Well, it's much more understated than most of their stuff, and I think Ray Manzarek salvages the song. It's his song far more than it his Morrison's, and Morrison and his whole outsized persona was what I could not stand about the Doors.
"I got chunks of guys like you in my stool."
Upvoted for the downgrading of "Imagine," a song that to me has not aged well in the 41 years since Lennon's death.
My potentially polarizing view on "Hello I Love You": I truly hate it. The Doors are one of my least-favorite bands, like, ever. I would take their entire catalog an dump it in the trash bin. Except for "Riders on the Storm," which is, actually, really awesome.
As someone who has always been very divided on George Michael's/Wham's catalog, I need to chime in that I always thought "Freedom '85" was pretty good, too.
And yet, "Freedom '90" sounds for all the world like a #1, and it didn't even get close (although THAT one gets a ton more airplay 31 years later).
Damn. I went 10-10-9-10 here, which means I gave more 10s in this poll than I have given to all the #1s combined in the last 3 years. Phil Collins' best solo song, one of my favorite Bond themes of them all, and Journey's greatest song (Neil Schon's solo on the outro is an all-timer).
Praying for Time “Praying for Time” is a genuine oddity. What we have here is a bona fide superstar who never had trouble getting airplay and never had trouble getting to #1, but “Praying for Time” is a song that’s been lost to time. Not only has it been lost to time, but I barely remember it from the time in which it existed. There are, perhaps, two reasons for this: one is the complete absence of an actual hook, and two, I think, is the relative lack of airplay (maybe?) for a chart-topping hit. Add to this the fact that radio stations never gave the song recurrent airplay. By 1991, it was like “Praying for Time” had never existed (it should have been called “Praying for Airtime”). But this still doesn’t account for why a song by such a massively popular artist was treated as such an afterthought. I’ll be honest, when I went back to revisit “Praying for Time,” I really didn’t remember how it went. It’s hard to, with no chorus, and with a pace that simmers throughout without ever really bubbling to the surface, there’s not much to grab hold of here. (Perhaps you musicologists here at TNOCS could tell me, is there ever a key change in this song?) Except the lyrics. “Praying for Time” is better than that. It is, I think, better than almost any of George Michael’s #1s (so, by the way, is “Freedom ‘90” from this same album). Michael was clearly going for something profound here, and the way the song barely even heats to a boil is, I think, a deliberate allegory to something that remains powerfully unresolved – which is pretty much the theme of the song itself. I came back to this, barely able to recall the song. I leave here markedly more impressed than I thought I’d be. It’s not necessarily an enjoyable song, but it is both profound and earnest. For that, I give it a 7/10. For higher than that, I still need a hook.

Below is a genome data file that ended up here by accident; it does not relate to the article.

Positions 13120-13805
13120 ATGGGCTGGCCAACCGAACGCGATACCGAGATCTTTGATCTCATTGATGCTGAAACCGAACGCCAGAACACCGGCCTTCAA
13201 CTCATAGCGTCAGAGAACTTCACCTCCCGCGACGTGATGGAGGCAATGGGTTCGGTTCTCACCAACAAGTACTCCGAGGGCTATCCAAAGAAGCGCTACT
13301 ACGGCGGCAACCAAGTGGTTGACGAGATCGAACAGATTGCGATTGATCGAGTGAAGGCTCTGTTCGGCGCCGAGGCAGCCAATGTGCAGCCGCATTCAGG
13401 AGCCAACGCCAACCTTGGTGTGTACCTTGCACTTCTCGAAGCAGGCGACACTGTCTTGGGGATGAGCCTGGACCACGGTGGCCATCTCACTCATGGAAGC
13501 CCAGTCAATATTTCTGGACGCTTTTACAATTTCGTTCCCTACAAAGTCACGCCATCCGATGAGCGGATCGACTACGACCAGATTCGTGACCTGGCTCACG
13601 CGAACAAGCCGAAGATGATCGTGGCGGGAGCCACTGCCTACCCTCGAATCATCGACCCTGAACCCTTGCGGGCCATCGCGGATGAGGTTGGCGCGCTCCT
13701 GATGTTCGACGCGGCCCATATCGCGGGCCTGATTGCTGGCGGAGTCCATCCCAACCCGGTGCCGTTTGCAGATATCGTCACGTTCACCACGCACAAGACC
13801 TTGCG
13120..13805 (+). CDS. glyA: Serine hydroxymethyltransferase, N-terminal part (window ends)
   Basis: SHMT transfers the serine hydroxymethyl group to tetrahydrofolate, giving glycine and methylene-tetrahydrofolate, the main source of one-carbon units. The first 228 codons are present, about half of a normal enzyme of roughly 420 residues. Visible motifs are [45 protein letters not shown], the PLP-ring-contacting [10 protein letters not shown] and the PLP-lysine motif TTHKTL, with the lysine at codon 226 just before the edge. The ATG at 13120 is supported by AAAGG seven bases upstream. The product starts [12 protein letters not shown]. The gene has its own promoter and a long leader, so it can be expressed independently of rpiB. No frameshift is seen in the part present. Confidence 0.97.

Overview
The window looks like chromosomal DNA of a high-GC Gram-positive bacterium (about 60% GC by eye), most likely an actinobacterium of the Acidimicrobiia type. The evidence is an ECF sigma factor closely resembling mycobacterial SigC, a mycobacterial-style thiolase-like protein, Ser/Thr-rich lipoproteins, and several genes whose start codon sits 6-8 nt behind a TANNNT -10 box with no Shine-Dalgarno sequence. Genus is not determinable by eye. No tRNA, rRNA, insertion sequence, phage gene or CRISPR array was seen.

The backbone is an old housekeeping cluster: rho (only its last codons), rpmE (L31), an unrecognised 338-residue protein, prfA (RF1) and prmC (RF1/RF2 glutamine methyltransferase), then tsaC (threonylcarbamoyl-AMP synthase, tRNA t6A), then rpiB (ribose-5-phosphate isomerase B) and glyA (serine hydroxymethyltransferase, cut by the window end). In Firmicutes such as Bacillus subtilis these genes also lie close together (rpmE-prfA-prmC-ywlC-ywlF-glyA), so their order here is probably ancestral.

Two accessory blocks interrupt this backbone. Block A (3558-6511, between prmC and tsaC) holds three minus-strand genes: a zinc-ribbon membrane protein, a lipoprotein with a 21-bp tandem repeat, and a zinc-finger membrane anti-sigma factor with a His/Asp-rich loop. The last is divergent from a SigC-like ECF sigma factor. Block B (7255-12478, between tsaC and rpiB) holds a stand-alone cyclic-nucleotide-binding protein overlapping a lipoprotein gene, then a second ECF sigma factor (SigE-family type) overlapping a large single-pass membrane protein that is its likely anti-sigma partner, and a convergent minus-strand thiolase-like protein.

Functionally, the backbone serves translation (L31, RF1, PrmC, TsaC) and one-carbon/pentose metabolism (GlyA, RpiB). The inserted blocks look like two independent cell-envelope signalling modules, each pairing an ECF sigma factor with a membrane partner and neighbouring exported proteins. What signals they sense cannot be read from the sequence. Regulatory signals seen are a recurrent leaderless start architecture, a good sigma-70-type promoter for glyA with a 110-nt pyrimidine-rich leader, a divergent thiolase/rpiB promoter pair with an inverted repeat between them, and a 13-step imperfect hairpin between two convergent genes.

"Here I am" is not even part of the chorus. They could have just called it "Just When I Thought I Was Over You" and called it a day.
AC/DC gets more airplay now than they did 40 years ago. They are mainstream now. They were not mainstream in 1980.
"Harper Valley P.T.A." = "Ode to Billie Joe." Two songs with completely different meanings and moods ("PTA" satirical and funny, "Ode" grim and cryptic), but with almost the same melody. And one song was made into a movie, the other was made into a Barbara Eden sitcom. Oh, and both songs are classics.
I didn't write anything up on "Close to You" for today, so I'd like to appropriate this as my proxy "review" because you pretty much summed up my non-feelings for this completely inconsequential song.
How many people see the Air Supply title "Here I Am" and think it's their previous single, "The One That You Love," whose chorus begins with the phrase, "here I am"? Well, "Here I Am" is no better than "The One That You Love," and is Exhibit B of Air Supplies worst excesses.
So which '60s song has been in the repertoire of more high school marching bands? "Hang on Sloopy" or "Hey Baby"?
"What's good about Def Leppard is also what's good about Nelson" Yes, indeed. I underwrite all your comments, bigpapi. I am always up for a "pop BOMB."